About Garrick Davis

Garrick Davis is the founding editor of the Contemporary Poetry Review, the largest online archive of poetry criticism in the world. The magazine was founded in 1998, and was one of the earliest literary reviews in the United States to be published exclusively on the Internet. His poetry and criticism have appeared in the New Criterion, Verse, the Weekly Standard, McSweeney’s, and the New York Sun. He is the editor of Praising It New: The Best of the New Criticism (Swallow Press, 2008) and Child of the Ocmulgee: the Selected Poems of Freda Quenneville (Michigan State University Press, 2002). His book of poems, Terminal Diagrams, is also available (Swallow Press, 2010). He served as the literary specialist of the National Endowment for the Arts in Washington, D.C. from 2005-2008. He currently serves as a multidiscipline specialist responsible for the NEA’s Arts Journalism Institutes.

Garrick Davis Has written the following articles:

Hart Crane: American Futurist

Futurism, the great European art movement of the early 20th century, found an audience of one in the industrialized new world, and that was Hart Crane. He was not the first American poet to be comfortable in the modern world, nor was he the first to use its imagery in his poems: that would be […]

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On the Golden Age of Poetry Criticism

Click here to read The Sacred Wood by T. S. Eliot free of charge. As Reviewed By: Garrick Davis “I do not believe there has been another age in which so much extraordinarily good criticism of poetry has been written.” –Randall Jarrell I. A Renaissance begins, if it begins at all, in the unlikeliest of […]

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Dana Gioia and the Role of the Poet-Critic

Interviewer’s Note: Born in Los Angeles in 1950, Dana Gioia attended Stanford University and did graduate work at Harvard where he studied with Elizabeth Bishop and Robert Fitzgerald. He left Harvard to attend Stanford Business School. For fifteen years he worked in New York for General Foods (eventually becoming a Vice President) while writing nights […]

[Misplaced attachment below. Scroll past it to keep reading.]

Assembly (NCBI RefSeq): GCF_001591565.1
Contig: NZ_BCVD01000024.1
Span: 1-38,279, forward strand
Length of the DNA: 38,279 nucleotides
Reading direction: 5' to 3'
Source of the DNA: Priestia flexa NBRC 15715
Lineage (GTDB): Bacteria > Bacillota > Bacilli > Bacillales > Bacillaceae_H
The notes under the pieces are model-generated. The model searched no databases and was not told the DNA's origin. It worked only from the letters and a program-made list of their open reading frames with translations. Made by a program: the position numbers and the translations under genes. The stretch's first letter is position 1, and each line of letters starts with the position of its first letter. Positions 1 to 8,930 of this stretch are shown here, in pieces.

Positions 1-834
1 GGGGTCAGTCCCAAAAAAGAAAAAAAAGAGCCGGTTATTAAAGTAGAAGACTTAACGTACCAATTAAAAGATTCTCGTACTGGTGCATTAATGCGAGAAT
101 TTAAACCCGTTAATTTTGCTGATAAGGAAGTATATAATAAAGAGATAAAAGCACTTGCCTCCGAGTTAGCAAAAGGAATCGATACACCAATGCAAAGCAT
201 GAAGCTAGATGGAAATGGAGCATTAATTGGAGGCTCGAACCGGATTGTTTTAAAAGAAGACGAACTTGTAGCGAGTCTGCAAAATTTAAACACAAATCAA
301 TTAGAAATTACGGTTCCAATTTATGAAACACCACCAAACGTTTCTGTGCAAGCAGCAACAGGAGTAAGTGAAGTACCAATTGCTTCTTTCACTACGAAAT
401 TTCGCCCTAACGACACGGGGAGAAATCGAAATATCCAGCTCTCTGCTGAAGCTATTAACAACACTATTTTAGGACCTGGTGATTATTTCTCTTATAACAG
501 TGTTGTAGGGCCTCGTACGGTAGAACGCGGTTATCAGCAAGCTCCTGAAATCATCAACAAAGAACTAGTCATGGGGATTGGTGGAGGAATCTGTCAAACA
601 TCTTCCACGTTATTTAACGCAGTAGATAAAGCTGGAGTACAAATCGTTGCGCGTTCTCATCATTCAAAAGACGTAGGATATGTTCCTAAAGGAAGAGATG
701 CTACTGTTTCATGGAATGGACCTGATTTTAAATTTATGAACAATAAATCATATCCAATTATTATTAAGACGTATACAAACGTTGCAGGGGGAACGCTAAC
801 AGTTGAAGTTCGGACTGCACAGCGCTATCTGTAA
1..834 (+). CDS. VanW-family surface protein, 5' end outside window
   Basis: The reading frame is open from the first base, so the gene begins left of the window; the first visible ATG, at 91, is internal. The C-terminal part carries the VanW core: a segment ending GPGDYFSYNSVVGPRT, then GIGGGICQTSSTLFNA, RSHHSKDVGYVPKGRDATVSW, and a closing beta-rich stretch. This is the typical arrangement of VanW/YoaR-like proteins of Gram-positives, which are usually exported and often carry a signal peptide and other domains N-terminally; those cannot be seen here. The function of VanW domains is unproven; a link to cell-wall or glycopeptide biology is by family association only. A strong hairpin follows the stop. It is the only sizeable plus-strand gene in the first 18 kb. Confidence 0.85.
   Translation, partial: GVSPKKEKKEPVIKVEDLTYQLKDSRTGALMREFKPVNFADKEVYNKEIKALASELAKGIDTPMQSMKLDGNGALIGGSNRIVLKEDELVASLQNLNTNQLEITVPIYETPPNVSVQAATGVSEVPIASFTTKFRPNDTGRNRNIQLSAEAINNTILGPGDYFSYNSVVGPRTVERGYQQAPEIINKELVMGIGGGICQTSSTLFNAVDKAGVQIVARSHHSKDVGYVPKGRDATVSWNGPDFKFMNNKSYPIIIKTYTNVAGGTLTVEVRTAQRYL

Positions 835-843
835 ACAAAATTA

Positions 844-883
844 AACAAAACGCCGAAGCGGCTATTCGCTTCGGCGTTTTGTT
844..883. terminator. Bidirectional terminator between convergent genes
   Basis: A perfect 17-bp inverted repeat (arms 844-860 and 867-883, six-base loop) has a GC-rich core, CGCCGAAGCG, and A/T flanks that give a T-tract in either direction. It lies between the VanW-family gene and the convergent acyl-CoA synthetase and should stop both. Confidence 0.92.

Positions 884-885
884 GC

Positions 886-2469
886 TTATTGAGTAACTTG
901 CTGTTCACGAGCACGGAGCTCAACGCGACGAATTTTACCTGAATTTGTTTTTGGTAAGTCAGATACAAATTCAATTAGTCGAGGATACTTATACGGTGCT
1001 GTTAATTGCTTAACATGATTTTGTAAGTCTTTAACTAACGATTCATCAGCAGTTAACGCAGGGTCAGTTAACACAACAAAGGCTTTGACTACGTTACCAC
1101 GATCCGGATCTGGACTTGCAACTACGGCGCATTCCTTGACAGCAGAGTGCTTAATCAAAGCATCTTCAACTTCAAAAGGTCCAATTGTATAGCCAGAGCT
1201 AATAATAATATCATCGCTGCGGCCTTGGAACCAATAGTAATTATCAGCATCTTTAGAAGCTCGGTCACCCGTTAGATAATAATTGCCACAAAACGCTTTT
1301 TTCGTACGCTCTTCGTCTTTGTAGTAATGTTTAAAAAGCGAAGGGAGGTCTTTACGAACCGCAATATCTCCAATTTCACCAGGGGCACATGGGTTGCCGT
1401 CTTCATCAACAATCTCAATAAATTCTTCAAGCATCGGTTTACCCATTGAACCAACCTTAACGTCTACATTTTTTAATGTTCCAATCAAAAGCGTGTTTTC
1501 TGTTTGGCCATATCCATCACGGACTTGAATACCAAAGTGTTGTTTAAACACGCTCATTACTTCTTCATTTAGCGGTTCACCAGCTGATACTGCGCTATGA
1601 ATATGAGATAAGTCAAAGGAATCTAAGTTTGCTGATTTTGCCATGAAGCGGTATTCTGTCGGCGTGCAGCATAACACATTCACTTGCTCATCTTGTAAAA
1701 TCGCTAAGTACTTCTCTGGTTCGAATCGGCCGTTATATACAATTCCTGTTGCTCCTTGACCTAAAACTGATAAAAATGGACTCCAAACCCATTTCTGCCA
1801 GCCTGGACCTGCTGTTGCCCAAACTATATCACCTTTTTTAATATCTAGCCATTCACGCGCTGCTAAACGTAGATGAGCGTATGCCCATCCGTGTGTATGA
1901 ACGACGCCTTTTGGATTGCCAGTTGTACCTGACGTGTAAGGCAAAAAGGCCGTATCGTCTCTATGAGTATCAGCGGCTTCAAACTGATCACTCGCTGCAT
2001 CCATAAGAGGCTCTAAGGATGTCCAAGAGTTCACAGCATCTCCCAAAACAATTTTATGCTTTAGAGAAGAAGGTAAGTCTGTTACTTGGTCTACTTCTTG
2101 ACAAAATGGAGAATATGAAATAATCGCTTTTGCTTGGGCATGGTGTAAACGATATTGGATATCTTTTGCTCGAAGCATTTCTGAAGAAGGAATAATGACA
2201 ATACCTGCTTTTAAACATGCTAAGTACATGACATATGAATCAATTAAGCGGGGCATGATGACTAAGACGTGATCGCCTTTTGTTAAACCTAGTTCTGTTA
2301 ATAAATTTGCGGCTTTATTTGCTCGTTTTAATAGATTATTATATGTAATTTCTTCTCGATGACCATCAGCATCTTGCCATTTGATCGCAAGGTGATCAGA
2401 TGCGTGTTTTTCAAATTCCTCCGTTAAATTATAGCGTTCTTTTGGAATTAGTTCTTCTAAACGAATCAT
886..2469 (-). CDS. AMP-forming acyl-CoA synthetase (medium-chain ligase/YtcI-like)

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Stephen Burt and the Role of the Poet-Critic

Stephen Burt grew up in Washington, D.C., graduated from Harvard College in 1994, and did graduate work at Oxford and then at Yale. He teaches at Macalester College in St Paul, Minnesota. His first book of literary criticism, Randall Jarrell and His Age, won the Robert Penn Warren-Cleanth Brooks Award for Outstanding Literary Criticism in […]

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Adam Kirsch and the Role of the Poet-Critic

 Interviewer’s Note: Adam Kirsch was born in Los Angeles in 1976. After studying English at Harvard, with a focus on poetry, he went to work at The New Republic as assistant literary editor. After leaving the magazine, he moved to New York and started work as an editor at Lipper Publications, the co-publisher of the […]

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Toward the New Futurism

The artistic movement which Filippo Tommaso Marinetti launched on the front page of Le Figaro in 1909 with his famous manifesto, which Guillaume Apollinaire would soon call le nouveau esprit, and which quickly spread throughout continental Europe as the last great art fashion, Il Futurismo, never took root in England or America. The explicit program […]

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Madonna Anno Domini

Reviewed: Madonna anno domini by Joshua Clover. Louisiana State University Press, 1997. It is often important to understand why an audience acquires certain books, especially when this unmasks a shallowness on our part, or a susceptibility to the slick iconography of marketing departments. For it is certainly true in our time that the visual presentation […]

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The Breakdown Of Criticism Before The Printed Deluge

We live in an age awash with bad books. This fact, though that statistical non-entity the average reader may be unaware of it, constitutes the greatest crisis facing literature at the end of this century. It has for some time been axiomatic among critics that the sheer volume of new works has effectively silenced their […]

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